U of M students think about 'huge problems in the world' for Game Changer competition

University of Manitoba students are trying to tackle some of society’s largest problems through Game Changer, Manitoba’s idea competition.

Winning team takes home $10K

Kira Pearson, a business student at the University of Manitoba, and her team are tackling the problem of how to reduce society's reliance on technology in order to reclaim boredom. (Kelly Malone/CBC)

University of Manitoba students are trying to tackle some of society's largest problems through Game Changer, Manitoba's idea competition.

The teams, made up of three to five people, choose a problem and then come up with a solution, which isn't already offered by a business. The problems tackle issues from zebra mussels to artificial intelligence to improving child literacy.

The winning team takes home $10,000.

"It's really great, this competition, specifically because it promotes cross-faculty work," said Kira Pearson, a business student.

"It's really challenging and it really makes you think about huge problems in the world."

Pearson is part of a team that was chosen in the top seven finalists. The winner will be chosen on Tuesday by faculty, industry, and community professionals.

Pearson's team asked how we can reduce society's reliance on technology in order to reclaim boredom as a productive or creative force. As a student and a millennial, she said it's a problem she definitely relates to. She spends a lot of her time on her computer and phone, whether it's studying, chatting with friends or watching Netflix.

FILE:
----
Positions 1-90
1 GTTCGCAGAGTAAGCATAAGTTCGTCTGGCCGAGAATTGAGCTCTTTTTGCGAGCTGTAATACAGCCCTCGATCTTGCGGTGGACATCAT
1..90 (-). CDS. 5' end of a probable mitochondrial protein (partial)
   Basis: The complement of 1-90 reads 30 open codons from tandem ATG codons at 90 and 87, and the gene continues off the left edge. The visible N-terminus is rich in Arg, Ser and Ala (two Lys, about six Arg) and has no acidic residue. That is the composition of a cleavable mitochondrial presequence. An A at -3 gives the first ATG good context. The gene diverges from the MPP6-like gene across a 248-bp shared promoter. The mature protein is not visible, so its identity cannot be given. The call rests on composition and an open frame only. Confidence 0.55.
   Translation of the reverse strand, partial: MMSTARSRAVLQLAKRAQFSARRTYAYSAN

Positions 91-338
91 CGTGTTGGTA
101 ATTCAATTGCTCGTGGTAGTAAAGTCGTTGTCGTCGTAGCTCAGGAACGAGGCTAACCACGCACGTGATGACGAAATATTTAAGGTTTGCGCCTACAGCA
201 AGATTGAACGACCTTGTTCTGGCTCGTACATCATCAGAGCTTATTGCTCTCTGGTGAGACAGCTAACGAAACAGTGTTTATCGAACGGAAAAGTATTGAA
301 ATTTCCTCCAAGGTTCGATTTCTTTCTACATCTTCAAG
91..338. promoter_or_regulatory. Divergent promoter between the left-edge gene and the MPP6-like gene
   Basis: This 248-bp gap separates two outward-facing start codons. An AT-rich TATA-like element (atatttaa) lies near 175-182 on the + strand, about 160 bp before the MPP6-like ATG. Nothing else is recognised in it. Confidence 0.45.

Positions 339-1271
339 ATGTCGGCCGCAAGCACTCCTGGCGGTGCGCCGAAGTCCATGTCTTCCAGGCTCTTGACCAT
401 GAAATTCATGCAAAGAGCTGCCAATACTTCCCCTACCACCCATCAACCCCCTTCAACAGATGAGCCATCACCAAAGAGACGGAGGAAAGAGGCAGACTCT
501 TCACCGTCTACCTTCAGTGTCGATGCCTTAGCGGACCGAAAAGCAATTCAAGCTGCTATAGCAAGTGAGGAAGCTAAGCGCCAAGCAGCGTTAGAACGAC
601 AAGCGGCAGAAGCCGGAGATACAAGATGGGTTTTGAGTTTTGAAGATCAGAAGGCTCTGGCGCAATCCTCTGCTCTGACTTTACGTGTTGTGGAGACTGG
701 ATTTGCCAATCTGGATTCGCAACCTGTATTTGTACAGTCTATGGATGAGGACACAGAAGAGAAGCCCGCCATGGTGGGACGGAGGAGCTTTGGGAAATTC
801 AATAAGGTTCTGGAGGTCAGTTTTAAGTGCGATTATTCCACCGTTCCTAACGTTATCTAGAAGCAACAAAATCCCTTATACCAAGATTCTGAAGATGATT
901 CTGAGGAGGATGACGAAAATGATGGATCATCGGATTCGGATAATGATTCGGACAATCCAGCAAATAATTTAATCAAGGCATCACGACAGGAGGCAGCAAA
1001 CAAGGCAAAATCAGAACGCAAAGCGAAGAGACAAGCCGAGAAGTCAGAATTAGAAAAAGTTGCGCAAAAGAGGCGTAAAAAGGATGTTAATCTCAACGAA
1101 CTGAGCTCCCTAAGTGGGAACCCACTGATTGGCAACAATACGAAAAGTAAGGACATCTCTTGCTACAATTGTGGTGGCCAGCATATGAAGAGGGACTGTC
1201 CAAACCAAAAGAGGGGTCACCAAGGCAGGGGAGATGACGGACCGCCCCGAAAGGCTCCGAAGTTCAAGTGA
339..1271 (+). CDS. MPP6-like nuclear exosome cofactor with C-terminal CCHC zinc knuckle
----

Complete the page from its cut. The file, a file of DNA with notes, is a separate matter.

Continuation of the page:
The solution is a "social movement" called Hour Off, Pearson said. It's about building a community of people who dedicate one hour each day to being screen-free.

"When people commit to this, if they do it in a public way, they are way more likely to sustain it. And if they have support and help behind it, that's really the incentive for it," she said.

The group plans to monetize their idea by creating a subscription box — where people get a monthly box of activities and ideas of things to do for one hour each day that doesn't involve screens. While it also has to be a business plan, Pearson said the goal is to help people be comfortable with themselves in boredom.

"If you are bored you set goals for yourself, you really learn what you want to do, what you like doing, you make hobbies," she said.

Rylan Ramnarace and his team are tackling the problem of how society can adequately prepare to deal with the aging population.  

It's a problem that hits close to home for a lot of people, including Ramnarace. His great-grandmother lived in Killarney, about 200 kilometres southwest of Winnipeg, but she didn't have family in the area and many of her friends had already died.

"She was lonely," Ramnarace said.

His group's solution is called Elder Buddy, which pairs seniors with volunteer caregivers, who also serve as companions.

It would be an app, with a phone-in component, where seniors set up a profile about what they need — whether it is help with grocery shopping and cooking or even just someone to go for a walk with.

Volunteer caregivers will also set up profiles and an algorithm will match them with the right senior.

While there is home care in the province, Ramnarace said there's not enough focus on companionship.

"The companionship part is really important when people age and their loved ones and friends pass away. They are lonely," he said.

The seven finalists will present their solutions at the grand finale event at the EITC Atrium in the Faculty of Engineering at the University of Manitoba on Tuesday at 4 p.m.

With files from CBC Radio's Weekend Morning Show